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Farms generate trillions of data points which, when processed with remote intelligence from satellite and weather data, will help farmers and agribusinesses enhance farm performance and increase investment returns. Today, field-tested AI tools are also aiding the farming community in choosing the best crops for their region, advanced pest and disease prediction, water stress detection and irrigation scheduling and accurate harvest date and yield estimation.

In one such smart farming deployment, the confectionery brand Loacker digitized their hazelnut farms and improved farm operations transparency and data capture accuracy, thereby driving 100% sustainability in their hazelnut value chain.

Equipping farmers with digital tools is critical to improving farming yield and achieving food self-sufficiency.

Krishna Kumar, Founder and CEO, Cropin

Climate-smart agriculture and regenerative practices

As countries seek ways to bolster the resilience of agroforestry, agriculture and aquaculture against the damaging impacts of climate change, they are increasingly turning to climate-smart agriculture and regenerative practices. These innovative approaches leverage modern technology to reduce greenhouse gas emissions, conserve natural resources and increase food security while safeguarding the environment.

Cropin, for instance, has partnered with the Asian Disaster Preparedness Centre to help over 3,200 farmers in Bangladesh and Sri Lanka adopt climate-resilient practices and mitigate risk. By digitizing farms and overlaying data with remote sensing data and weather forecasts, farmers are given timely warnings and advisories on negative weather patterns, enabling them to adjust their operations and mitigate risks.

While climate-smart agriculture is essential in the era of global warming, regenerative agriculture is another critical thought process gaining traction. Regenerative agriculture promotes biodiversity and the idea of zero-carbon farms by reducing the carbon footprint.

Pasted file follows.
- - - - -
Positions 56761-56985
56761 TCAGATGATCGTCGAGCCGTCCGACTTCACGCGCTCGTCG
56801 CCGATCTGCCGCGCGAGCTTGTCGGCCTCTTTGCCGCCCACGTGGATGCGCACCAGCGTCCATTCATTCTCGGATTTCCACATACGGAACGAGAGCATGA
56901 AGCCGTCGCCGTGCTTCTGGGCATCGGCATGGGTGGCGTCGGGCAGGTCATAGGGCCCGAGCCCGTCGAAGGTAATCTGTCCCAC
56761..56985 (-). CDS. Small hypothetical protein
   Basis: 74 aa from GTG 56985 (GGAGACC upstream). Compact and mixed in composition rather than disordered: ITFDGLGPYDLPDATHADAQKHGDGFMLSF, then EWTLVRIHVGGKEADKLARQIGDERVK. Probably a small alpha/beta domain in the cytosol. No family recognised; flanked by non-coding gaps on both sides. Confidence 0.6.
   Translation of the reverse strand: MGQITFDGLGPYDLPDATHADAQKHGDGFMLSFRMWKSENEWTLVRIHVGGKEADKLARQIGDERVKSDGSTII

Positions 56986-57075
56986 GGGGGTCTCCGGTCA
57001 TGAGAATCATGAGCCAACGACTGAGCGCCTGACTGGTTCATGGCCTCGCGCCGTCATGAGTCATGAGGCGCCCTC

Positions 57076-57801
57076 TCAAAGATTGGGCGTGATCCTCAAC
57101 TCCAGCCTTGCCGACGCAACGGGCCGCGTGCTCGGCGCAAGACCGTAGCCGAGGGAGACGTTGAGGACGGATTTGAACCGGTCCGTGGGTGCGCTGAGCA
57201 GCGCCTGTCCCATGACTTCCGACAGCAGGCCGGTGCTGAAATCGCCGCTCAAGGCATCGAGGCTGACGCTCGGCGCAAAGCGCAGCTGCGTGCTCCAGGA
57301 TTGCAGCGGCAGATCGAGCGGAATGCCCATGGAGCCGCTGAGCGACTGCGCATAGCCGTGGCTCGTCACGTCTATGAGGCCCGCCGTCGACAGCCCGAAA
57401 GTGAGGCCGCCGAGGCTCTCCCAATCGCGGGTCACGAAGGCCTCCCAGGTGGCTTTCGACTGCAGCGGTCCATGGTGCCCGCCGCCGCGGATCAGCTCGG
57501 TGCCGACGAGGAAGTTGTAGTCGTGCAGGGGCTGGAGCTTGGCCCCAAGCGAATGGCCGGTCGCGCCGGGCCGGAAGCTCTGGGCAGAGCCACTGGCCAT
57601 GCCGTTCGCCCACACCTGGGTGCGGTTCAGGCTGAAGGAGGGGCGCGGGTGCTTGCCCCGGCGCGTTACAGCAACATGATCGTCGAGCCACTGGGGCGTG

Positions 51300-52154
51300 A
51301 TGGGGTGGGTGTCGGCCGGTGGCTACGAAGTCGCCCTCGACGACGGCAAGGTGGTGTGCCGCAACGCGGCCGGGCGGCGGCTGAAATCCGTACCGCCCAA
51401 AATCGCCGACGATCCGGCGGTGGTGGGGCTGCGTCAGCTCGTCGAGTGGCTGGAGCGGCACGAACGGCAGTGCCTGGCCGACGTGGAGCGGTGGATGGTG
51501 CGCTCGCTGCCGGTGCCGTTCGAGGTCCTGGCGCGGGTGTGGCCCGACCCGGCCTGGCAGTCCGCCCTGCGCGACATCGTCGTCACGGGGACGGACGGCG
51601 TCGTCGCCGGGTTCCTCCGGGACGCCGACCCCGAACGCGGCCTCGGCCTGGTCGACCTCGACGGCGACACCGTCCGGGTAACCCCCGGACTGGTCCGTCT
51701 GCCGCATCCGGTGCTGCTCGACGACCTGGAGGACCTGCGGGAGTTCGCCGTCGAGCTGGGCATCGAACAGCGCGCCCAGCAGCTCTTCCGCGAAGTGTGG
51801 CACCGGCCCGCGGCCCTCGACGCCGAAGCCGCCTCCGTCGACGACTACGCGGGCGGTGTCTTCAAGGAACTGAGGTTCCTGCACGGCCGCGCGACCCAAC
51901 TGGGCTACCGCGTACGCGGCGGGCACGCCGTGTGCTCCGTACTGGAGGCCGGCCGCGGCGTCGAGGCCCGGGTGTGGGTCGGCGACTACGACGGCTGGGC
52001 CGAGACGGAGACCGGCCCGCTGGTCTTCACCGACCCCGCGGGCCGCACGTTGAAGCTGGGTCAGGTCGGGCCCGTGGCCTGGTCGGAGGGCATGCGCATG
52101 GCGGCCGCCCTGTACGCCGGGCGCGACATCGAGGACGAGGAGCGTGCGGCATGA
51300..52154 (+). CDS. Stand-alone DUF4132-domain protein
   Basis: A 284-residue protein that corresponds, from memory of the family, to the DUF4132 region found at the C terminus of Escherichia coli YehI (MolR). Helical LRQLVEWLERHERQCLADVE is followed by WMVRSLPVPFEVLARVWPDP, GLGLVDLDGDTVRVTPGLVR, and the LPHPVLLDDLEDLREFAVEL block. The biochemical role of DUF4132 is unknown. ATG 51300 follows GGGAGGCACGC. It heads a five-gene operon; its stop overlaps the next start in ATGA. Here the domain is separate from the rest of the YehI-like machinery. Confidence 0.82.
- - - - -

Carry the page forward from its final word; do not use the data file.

Agritech companies are providing digitization solutions that define new standards for revitalizing soil health through carbon sequestration, reduced tillage, cover cropping and crop rotation, among others.

IoT tools are used to monitor soil health data and provide insights into the optimal usage of organic matter for ideal soil structure. Live dashboards, reward points based on farmer scorecards and complete visibility into farming operations help the ecosystem drive regenerative farming at scale.

As the world grapples with the challenges of climate change, climate-smart agriculture and regenerative agriculture represent promising solutions for improving food and nutrition security, enhancing resilience and safeguarding the environment. These approaches offer a path towards a more sustainable and resilient future by leveraging innovative technology and practices.

Benefits of digital farming for the global food system.
Benefits of digital farming for the global food system. Image: Cropin

Building food self-sufficiency

Equipping farmers with digital tools is critical to improving farming yield and achieving food self-sufficiency, as highlighted by the Ukraine crisis.

The Alliance for a Green Revolution in Africa has implemented an ambitious digital farming initiative that has benefited 3 million farmers across Ghana, Nigeria, Burkina Faso, Mali, Tanzania and Mozambique, promoting sustainable development in the region.

Advanced AI models can also assist governments in predicting and mapping crop and food stock supply against anticipated demand, as demonstrated by the Nigerian government’s wheat production analysis.

With agriculture being one of the least digitized industries, mass digitization is crucial for reversing the vulnerabilities faced by the global food system and ensuring access to nutritious food as a fundamental human right. The time to act is now.